Removal of Foreign Bodies

The removal of splinters/foreign bodies in hands and feet is not an uncommon cause for patients to visit our Surgery. Shards of glass & metal, splinters of wood, and thorns present themselves regularly, occasionally patients may present with more unusual foreign bodies such as needles (or part of a needle) and Sea Urchin spines.

By far the most common foreign body seen is hair, both human and animal hairs. A foreign body of human hair is common with Hairdressers and ladies who shave their legs regularly whilst showering. Animal hair foreign bodies are found predominantly in cat and dog owners. With foreign bodies of hair patients are often unaware that they have hairs embedded into the skin and will often assume they have a verruca or a corn.

When embedded into the dermis the presence of hairs (particularly human hairs) can cause the development of a ‘pseudo’ corn. These present very similar to seed corns except the ‘corn’ has a soft spongy base often with a very small sinus (opening/hole) beneath.

 Although these hairs will often be out of sight to the practitioner, the presence of a sinus and a soft spongy base under a ‘pseudo’ corn would normally indicate the presence of an unseen hair deeper in the dermis.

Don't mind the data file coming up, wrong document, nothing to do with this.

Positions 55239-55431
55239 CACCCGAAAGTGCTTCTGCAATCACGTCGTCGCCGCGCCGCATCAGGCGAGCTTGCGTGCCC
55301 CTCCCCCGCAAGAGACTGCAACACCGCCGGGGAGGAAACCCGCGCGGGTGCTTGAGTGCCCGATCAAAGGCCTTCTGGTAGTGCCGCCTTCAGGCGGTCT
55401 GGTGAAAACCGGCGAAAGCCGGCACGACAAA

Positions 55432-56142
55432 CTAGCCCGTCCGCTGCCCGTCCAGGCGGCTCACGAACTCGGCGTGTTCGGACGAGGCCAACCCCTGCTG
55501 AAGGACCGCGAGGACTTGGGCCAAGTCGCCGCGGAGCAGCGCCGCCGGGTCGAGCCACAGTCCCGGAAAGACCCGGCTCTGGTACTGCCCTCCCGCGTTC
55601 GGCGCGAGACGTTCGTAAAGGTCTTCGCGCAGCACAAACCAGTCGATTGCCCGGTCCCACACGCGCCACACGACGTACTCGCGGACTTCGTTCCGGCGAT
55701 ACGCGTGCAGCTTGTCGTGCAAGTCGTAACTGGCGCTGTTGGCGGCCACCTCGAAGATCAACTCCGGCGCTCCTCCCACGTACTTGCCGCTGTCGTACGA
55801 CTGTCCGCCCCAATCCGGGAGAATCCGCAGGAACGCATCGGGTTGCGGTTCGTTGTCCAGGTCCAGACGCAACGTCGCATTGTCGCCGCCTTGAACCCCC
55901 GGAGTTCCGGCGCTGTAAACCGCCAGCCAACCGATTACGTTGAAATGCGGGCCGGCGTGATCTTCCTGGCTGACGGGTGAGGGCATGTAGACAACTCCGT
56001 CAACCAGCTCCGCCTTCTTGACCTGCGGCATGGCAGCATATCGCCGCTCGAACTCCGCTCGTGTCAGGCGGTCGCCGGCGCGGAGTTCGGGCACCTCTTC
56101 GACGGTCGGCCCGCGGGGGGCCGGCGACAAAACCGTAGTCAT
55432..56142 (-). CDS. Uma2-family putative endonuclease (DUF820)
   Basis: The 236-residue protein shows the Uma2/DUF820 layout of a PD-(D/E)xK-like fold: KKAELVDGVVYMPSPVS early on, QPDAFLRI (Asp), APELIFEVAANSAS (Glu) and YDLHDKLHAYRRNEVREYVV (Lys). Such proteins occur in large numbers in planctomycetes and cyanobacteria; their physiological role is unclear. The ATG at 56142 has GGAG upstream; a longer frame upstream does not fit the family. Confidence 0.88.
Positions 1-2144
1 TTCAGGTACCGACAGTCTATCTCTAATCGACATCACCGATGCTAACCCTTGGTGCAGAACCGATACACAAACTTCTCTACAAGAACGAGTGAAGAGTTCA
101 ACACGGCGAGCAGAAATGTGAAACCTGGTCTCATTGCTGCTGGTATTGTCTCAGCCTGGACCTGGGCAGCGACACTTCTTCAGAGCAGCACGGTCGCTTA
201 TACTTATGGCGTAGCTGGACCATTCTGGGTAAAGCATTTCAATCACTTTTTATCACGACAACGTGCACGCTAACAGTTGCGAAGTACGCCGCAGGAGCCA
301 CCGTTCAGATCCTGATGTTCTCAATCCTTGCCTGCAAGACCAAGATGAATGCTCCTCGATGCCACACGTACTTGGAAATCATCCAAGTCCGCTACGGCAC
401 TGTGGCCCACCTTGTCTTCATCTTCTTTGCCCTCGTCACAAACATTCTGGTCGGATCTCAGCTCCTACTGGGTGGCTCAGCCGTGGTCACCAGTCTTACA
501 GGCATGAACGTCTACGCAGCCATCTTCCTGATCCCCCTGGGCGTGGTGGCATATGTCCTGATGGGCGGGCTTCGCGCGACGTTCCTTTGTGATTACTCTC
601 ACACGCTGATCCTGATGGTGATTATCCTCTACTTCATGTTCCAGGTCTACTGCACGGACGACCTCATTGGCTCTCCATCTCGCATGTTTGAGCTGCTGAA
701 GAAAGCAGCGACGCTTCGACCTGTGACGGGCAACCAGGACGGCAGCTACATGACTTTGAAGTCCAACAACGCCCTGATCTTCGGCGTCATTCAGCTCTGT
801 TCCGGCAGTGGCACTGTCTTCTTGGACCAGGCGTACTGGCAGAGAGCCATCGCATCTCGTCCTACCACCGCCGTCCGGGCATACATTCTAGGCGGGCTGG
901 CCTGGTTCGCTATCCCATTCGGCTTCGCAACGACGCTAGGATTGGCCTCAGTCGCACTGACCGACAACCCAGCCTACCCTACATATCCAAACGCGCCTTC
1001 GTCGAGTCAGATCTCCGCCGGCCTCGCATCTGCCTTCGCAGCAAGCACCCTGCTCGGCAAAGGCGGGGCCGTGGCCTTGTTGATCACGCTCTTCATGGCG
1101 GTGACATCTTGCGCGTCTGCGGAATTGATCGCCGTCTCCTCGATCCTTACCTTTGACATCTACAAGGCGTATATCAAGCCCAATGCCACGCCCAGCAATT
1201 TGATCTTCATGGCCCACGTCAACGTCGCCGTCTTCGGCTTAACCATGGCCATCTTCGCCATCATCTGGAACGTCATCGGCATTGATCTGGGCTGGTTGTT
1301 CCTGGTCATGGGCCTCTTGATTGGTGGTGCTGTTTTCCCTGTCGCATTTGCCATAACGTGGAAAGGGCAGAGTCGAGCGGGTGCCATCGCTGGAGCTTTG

Having ‘excavated’ the ‘pseudo’ corn the patient would normally gain an immediate relief of symptoms, but with the hair remaining in situ beyond the reach of the Podiatrists ‘excavations’ the relief of symptoms would normally be short lived.

With an ordinary corn the relief gained from a Podiatrist ‘excavating’ the corn will normally last between 4 – 8 weeks, however with a ‘pseudo’ corn (caused by a deep hair foreign body) relief of symptoms will only last for 2-3 weeks when ‘excavated’. If a patient presents with a ‘pseudo’ corn that has required repeated excavations due to the hair not ‘working its own way out’ then we would consider caustic/acid treatment.

This form of treatment is normally undertaken on verrucae, however it can provide a means of gaining access to a hair embedded within the upper layers of the dermis by producing a controlled ulcer (cavity/hole) in the skin.